DeepGSR: An optimized deep-learning structure for the recognition of genomic signals and regions
KAUST DepartmentComputational Bioscience Research Center (CBRC)
Computer, Electrical and Mathematical Sciences and Engineering (CEMSE) Division
Applied Mathematics and Computational Science Program
Permanent link to this recordhttp://hdl.handle.net/10754/656591
MetadataShow full item record
DescriptionRecognition of different genomic signals and regions (GSRs) in the DNA is helpful in gaining knowledge to understand genome organization and gene regulation as well as gene function. Accurate recognition of GSRs enables better genome and gene annotation. Although many methods have been developed to recognize GSRs, their pure computational identification remains challenging. Moreover, various GSRs usually require a specialized set of features for developing robust recognition models. Recently, deep learning (DL) methods have been shown to generate more accurate prediction models than the ‘shallow’ methods without the need to develop specialized features for the problems in question. Here, we explore the potential use of DL for the recognition of GSRs. We developed DeepGSR, an optimized DL architecture for the prediction of different types of GSRs. The performance of the DeepGSR structure is evaluated on the recognition of polyadenylation signals (PAS) and translation initiation sites (TIS) of different organisms: human, mouse, bovine and fruit fly. The results show that DeepGSR outperformed the state-of-the-art methods, reducing the classification error rate of the PAS and TIS prediction in the human genome by up to 29% and 86%, respectively. Moreover, the cross-organisms and genome-wide analyses we performed, confirmed the robustness of DeepGSR and provided new insights into the conservation of examined GSRs across species.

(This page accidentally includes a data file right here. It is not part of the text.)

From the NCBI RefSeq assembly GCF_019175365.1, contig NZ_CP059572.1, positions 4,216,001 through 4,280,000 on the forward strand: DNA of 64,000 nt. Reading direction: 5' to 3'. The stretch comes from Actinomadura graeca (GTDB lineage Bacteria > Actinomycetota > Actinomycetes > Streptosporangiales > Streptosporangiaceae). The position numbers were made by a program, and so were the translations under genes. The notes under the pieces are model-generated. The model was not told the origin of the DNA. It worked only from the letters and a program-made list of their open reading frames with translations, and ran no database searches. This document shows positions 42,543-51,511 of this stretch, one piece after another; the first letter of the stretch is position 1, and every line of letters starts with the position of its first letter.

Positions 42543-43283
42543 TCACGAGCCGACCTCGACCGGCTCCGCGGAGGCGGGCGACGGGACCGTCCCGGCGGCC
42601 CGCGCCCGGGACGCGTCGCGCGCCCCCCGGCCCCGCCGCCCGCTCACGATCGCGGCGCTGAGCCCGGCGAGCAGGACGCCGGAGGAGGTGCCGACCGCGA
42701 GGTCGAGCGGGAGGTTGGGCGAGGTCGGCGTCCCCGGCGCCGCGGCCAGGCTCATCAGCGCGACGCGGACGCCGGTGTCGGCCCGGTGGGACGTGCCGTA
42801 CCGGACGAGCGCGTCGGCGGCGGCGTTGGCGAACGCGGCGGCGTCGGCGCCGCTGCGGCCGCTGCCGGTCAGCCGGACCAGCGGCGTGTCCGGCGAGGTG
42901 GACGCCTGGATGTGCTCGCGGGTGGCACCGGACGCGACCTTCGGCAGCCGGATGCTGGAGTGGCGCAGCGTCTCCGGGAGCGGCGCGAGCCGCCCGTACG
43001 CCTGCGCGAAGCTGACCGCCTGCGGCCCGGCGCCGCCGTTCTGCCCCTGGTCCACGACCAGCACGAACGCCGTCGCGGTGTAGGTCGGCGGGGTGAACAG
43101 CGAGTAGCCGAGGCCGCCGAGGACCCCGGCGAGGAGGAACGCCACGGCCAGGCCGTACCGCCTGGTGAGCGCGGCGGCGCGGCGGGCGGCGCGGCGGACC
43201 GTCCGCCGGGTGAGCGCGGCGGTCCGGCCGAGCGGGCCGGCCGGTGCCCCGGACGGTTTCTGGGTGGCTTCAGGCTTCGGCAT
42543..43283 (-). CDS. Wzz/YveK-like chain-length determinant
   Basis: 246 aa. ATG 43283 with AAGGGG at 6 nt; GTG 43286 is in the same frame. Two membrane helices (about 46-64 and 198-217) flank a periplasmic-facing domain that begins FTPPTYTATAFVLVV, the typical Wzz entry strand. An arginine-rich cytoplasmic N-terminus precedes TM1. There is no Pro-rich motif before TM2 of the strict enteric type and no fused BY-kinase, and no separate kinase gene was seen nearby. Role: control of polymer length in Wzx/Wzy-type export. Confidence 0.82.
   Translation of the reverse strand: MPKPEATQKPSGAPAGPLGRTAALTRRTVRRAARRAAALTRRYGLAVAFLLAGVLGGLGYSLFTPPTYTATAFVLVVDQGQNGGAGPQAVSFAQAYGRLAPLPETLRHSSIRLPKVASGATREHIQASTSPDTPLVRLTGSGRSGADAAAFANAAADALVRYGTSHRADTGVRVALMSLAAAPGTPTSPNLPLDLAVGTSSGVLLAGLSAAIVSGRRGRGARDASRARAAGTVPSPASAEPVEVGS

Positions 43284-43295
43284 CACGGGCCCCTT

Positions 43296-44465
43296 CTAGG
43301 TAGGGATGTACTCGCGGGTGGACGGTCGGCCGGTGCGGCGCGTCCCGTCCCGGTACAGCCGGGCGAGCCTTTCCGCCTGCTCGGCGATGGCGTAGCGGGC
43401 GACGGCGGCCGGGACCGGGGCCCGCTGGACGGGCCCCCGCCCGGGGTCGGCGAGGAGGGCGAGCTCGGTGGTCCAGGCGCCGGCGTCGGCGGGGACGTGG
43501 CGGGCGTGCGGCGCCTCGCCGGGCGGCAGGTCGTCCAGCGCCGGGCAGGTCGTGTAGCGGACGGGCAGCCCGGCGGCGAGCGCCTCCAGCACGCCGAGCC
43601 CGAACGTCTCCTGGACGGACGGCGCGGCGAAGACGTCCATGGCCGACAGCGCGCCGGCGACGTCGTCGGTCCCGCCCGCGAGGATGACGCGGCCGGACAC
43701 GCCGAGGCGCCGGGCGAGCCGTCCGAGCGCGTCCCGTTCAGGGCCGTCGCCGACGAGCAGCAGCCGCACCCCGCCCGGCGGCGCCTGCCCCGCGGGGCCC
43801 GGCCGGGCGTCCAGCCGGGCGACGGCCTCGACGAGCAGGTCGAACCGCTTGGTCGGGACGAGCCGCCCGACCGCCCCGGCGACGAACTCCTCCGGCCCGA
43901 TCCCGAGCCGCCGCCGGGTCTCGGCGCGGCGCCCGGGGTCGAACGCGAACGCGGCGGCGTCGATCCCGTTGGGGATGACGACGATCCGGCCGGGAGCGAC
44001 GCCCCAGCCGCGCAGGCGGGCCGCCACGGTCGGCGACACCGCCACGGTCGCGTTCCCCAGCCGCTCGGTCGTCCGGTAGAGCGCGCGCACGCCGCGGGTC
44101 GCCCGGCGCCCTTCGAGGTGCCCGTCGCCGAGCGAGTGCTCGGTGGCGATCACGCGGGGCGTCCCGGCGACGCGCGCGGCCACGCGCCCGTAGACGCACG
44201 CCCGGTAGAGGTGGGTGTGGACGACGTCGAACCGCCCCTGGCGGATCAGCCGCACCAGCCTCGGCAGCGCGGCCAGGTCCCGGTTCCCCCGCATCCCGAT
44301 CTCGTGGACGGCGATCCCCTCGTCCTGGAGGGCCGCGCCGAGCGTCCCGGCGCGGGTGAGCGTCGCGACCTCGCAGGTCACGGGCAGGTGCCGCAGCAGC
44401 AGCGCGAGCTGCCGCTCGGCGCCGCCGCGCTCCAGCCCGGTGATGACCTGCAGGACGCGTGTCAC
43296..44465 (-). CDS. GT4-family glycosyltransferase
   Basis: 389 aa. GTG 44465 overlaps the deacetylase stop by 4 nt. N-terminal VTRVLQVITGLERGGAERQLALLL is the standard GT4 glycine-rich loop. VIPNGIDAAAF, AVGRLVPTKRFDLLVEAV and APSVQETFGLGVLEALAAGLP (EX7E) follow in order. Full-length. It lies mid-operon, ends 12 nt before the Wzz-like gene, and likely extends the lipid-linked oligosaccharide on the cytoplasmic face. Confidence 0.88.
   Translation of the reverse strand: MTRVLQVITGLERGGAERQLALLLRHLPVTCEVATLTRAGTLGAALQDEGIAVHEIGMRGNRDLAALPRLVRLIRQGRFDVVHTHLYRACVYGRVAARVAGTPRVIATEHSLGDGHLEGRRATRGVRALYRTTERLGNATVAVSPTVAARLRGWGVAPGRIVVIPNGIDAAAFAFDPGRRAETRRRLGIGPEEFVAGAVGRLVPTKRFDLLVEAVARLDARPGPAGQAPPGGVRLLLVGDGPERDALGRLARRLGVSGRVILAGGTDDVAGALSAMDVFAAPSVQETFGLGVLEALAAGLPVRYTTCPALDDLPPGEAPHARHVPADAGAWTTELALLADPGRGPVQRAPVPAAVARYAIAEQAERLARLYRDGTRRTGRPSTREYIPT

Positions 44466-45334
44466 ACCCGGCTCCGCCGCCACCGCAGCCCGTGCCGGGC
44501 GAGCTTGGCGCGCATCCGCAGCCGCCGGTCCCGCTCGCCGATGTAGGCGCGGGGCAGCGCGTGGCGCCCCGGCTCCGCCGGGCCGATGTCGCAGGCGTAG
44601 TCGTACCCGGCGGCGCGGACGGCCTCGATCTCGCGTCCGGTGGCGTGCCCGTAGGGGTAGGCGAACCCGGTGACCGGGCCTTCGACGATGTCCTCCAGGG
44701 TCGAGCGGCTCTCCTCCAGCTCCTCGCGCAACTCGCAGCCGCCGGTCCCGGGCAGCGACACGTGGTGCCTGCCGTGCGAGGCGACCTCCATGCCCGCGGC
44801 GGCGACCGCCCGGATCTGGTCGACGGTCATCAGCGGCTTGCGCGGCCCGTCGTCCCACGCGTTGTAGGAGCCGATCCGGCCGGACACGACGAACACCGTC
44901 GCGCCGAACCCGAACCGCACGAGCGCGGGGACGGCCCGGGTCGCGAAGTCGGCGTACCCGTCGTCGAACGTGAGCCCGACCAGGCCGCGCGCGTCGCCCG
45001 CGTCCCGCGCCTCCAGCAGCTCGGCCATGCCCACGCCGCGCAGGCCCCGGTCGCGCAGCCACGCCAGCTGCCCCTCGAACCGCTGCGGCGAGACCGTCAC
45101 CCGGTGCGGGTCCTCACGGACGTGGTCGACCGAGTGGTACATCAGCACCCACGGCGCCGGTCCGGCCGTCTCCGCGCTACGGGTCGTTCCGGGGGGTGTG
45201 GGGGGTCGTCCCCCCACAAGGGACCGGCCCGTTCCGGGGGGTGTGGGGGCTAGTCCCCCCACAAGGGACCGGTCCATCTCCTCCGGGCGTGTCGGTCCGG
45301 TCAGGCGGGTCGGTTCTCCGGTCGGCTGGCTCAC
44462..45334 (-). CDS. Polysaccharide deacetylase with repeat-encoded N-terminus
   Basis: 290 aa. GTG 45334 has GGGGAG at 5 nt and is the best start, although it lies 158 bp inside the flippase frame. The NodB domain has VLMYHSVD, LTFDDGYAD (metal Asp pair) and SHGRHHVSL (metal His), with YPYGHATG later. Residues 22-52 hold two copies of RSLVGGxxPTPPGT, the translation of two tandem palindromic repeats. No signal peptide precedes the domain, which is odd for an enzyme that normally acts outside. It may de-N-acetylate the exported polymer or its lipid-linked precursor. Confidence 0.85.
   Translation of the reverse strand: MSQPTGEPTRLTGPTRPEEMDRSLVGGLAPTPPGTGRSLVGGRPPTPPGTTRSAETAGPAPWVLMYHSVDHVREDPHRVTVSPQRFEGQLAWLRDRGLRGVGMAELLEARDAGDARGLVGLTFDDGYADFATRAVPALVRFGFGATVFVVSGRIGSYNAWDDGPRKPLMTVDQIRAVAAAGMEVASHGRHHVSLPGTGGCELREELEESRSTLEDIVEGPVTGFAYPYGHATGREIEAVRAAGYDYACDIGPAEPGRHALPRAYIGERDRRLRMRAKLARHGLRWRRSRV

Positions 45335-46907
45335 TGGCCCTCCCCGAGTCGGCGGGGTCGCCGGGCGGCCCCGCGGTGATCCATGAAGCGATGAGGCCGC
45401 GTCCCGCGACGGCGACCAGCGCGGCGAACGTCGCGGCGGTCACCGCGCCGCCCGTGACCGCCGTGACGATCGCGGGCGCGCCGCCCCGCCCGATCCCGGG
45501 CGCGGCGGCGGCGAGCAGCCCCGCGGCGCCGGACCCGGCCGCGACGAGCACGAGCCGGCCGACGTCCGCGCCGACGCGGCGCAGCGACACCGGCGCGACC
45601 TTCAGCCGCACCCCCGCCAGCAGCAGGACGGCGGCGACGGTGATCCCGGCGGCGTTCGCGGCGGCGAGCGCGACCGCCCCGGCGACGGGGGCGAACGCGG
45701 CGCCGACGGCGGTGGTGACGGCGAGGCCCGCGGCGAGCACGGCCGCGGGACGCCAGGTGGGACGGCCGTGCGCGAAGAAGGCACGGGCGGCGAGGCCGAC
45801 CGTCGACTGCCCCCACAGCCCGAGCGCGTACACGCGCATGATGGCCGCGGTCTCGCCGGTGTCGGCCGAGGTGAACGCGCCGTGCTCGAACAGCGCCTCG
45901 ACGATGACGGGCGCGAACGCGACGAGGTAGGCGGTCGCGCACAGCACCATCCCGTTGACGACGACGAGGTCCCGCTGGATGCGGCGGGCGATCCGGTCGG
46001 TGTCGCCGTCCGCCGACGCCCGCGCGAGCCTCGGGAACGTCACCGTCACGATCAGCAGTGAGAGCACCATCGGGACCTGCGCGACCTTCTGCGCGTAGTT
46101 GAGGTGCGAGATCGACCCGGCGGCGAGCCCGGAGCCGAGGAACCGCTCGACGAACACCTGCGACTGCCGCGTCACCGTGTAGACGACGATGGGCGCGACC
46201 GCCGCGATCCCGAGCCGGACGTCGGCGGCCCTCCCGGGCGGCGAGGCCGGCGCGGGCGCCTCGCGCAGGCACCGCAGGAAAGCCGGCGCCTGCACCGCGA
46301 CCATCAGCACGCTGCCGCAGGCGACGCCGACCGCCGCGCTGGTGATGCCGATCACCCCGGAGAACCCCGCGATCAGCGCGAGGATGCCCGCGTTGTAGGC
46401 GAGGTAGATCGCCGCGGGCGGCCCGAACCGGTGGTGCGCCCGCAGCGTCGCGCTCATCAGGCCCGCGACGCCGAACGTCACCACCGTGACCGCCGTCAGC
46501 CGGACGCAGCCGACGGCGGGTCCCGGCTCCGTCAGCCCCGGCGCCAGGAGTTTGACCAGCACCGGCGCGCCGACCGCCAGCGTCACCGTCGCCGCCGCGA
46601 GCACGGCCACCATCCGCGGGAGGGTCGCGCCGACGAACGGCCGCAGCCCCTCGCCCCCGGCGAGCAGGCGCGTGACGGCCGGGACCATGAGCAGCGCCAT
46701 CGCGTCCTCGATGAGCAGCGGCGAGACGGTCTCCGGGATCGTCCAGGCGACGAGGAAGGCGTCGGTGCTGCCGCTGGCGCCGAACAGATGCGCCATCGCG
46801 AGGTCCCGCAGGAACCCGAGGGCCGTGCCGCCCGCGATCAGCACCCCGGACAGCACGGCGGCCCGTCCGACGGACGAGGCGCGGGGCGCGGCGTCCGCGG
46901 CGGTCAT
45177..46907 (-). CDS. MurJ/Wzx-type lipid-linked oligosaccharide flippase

CitationKalkatawi, Manal, Magana-Mora, Arturo, Jankovic, Boris, & Bajic, Vladimir. (2017). DeepGSR: An optimized deep-learning structure for the recognition of genomic signals and regions [Software]. Zenodo. http://doi.org/10.5281/zenodo.1117159
SponsorsThis work was supported by the King Abdullah University of Science and Technology (KAUST) through the baseline research fund BAS/1/1606-01-01 to Vladimir B. Bajic.
The following license files are associated with this item:
Except where otherwise noted, this item's license is described as Attribution-NonCommercial-NoDerivs 3.0 United States